When I say I’m from California, people automatically assume I’m from Los Angeles. I imagine a mental map of California for those from the Northeast is composed of a massive southern portion labeled “L.A.,” a decent-sized chunk for San Francisco thrown haphazardly above L.A., and maybe a tiny dot for Sacramento somewhere in the northern region if I’m speaking to a true intellectual with a grip on state capitals. I was born and raised in the forgettable region of California—the Central Valley. Despite being located roughly two hours away from the city of angels, my hometown of Bakersfield seems as though it could be in a different state entirely.
Referred to as the armpit of California, it serves as the punchline of jokes for the elite California coast natives—Bakersfield is the origin of the porta-potty door that washes up in Cast Away and the place that Karl goes to buy drugs in Workaholics. I grew up despising Bakersfield for its blazing hot 100 degree days in summer and good ol’ Republican values. The entire city seems as though it was transplanted from the South and dropped between the Sierra Nevada Mountains with a surplus of cowboy boots and the occasional unfortunate Confederate flag. There was one aspect of the Bakersfield culture that I came to blame for all of the city’s unfavorable qualities: country music.
Bakersfield loves country music like Boston College loves “Mr. Brightside”—some drunk girl is bound to be pouring her heart and soul into singing it at every party. Contemporary country music stars take over my Snapchat feed when they make a stop in town, and there is always that friend who insists on listening to Thomas Rhett or Eli Young Band during every car ride. I found almost no redeeming qualities about the genre. When I listened to country music, I just heard tired guitar riffs and sexist undertones.
It wasn’t until I purchased The Rolling Stones’ Some Girls on vinyl at a rundown store full of boxes of underpriced vintage records in downtown Bakersfield that I began to see a different side of country music. I put the record on the Crosley turntable in the corner of my bedroom and reveled in the authentic sounds of “Miss You” and “Just My Imagination” before flipping to the B-side and hearing Mick Jagger croon the name of my hometown for the first time. To hear Jagger’s voice even utter the name of a place so familiar to me sent a chill down my spine. I played it again, thinking I heard it wrong the first time, but the word didn’t change. Jagger opens “Far Away Eyes” singing “I was driving home early Sunday morning through Bakersfield” in an egregiously fake Southern accent against a pedal steel guitar and slow drum beat.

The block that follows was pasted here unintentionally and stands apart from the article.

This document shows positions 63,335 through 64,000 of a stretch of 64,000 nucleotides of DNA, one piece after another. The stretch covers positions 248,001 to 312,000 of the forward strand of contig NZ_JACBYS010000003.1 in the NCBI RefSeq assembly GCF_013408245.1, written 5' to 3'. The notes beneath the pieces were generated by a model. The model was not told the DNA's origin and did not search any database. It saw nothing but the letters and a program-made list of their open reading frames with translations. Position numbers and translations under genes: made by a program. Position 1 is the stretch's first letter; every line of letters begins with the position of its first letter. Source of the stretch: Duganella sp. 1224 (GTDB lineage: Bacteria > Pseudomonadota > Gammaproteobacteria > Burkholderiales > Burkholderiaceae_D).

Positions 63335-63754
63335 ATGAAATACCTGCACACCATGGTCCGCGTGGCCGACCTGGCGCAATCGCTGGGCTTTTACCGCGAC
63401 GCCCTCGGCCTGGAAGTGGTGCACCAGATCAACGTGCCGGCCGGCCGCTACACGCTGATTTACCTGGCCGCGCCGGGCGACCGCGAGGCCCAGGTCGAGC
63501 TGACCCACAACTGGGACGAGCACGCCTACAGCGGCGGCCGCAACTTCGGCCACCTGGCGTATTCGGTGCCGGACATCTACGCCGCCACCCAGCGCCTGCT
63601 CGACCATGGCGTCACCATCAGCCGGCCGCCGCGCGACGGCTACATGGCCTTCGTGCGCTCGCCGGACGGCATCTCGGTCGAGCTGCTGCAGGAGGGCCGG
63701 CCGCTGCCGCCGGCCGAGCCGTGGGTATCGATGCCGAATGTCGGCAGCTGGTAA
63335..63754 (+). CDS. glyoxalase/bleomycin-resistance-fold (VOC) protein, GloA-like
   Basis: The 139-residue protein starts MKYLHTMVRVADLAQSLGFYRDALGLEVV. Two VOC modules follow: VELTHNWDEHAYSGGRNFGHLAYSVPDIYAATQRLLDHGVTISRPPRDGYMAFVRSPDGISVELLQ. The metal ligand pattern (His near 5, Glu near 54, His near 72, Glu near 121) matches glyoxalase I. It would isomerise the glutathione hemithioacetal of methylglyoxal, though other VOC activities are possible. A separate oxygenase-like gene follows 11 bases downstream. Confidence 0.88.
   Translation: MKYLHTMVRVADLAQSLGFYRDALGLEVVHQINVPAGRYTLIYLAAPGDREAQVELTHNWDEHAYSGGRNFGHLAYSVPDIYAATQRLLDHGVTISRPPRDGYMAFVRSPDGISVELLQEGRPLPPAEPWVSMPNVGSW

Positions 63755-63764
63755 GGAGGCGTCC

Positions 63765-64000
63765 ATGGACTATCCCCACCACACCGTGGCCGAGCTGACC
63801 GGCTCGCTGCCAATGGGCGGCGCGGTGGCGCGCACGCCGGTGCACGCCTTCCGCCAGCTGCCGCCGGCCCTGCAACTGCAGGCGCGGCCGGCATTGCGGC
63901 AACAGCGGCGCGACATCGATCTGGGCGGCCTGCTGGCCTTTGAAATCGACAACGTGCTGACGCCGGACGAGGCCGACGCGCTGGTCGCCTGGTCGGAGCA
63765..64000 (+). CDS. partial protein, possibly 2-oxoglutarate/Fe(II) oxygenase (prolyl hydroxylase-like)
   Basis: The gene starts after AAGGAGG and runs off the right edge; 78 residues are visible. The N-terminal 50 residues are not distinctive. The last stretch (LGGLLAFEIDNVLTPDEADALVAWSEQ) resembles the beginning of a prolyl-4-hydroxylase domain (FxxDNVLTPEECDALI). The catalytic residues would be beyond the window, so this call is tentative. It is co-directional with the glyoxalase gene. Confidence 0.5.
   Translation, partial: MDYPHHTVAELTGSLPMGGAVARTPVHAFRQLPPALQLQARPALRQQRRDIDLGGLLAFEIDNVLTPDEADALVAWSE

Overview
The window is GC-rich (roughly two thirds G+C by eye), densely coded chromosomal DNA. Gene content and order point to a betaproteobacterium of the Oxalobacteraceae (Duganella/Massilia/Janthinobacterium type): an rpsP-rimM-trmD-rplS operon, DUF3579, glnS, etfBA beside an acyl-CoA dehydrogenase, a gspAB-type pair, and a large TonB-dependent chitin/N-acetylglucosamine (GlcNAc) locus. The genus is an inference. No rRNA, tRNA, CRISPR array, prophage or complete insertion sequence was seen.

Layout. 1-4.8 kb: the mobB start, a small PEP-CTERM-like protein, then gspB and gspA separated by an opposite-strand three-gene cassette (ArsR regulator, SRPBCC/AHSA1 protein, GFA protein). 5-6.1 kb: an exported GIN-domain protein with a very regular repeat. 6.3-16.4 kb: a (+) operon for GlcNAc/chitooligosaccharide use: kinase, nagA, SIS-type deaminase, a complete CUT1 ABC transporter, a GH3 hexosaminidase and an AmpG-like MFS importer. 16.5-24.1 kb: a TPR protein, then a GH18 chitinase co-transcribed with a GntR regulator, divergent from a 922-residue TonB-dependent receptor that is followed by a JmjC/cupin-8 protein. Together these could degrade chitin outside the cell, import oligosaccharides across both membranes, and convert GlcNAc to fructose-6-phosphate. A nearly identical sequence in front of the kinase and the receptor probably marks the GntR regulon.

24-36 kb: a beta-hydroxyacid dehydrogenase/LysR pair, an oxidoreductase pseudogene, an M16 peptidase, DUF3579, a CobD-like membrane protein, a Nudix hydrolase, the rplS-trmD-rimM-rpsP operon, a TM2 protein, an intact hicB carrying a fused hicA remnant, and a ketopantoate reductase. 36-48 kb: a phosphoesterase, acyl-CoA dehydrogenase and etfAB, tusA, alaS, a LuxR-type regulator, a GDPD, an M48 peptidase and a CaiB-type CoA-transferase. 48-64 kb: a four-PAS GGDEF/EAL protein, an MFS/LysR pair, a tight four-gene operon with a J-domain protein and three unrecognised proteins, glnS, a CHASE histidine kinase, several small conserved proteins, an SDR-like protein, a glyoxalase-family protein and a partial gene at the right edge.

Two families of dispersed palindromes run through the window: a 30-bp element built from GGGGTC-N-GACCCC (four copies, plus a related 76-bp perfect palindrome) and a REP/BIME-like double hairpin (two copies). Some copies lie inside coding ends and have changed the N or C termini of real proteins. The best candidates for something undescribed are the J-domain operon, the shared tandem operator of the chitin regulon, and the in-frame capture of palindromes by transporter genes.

Despite being rock stars from the faraway land of Britain, The Stones get so much right about Bakersfield on the 1978 track. Although Southern accents aren’t native to Bakersfield, the rock-infused country music beat perfectly mimics the Bakersfield sound that still booms out of the city’s iconic honky-tonk bar and restaurant (Buck Owens Crystal Palace) today. Jagger also touches on the simplicity and Christian values of Bakersfield when the preacher on the gospel radio station tells him, “You know, you always have the Lord by your side.” So, as any God-fearing Bakersfield local would, Jagger “ran 20 red lights in His honor,” saying “Thank you Jesus, thank you Lord” all the while. The lyrics are both hilarious and true—Bakersfield wouldn’t be the same without its megachurches led by millionaire pastors.
The Rolling Stones aren’t the only rock group to take a few notes from the Bakersfield sound, however. The Eagles discussed their reverence for the signature sound when they stopped at Rabobank Arena a few years ago. The remnants of the country movement of the ’50s and ’60s pervade their early works, including hits like “Take It Easy” and “The Best of My Love.” Don Henley and Glenn Frey even recalled conducting early recordings in a shack just south of the twangy town.
I had never realized what an essential role the sound I had so staunchly resented played in shaping the music of bands I idolized. Even Nashville, the mecca of country music, recognizes the impact of Bakersfield on the genre: While passing through on a road trip, I stopped at Bakersfield Tacos, a trendy restaurant inspired by the music and taco truck scene of my hometown located 2,000 miles away. The little piece of home and Country Music Association Fest taking place down the street didn’t stop my displaced Bakersfield best friend and me from blasting Kendrick Lamar with the windows down in the streets of Nashville, however.
While you won’t see me listening to Buck Owens and Merle Haggard or line dancing to live music at the Crystal Palace anytime soon, I have grown to respect the brand of country music with which I share my own roots. Quite frankly, if Bakersfield was charming enough for Mick Jagger to write a song about, it’s charming enough to call home.
Featured Graphic by Anna Tierney / Graphics Editor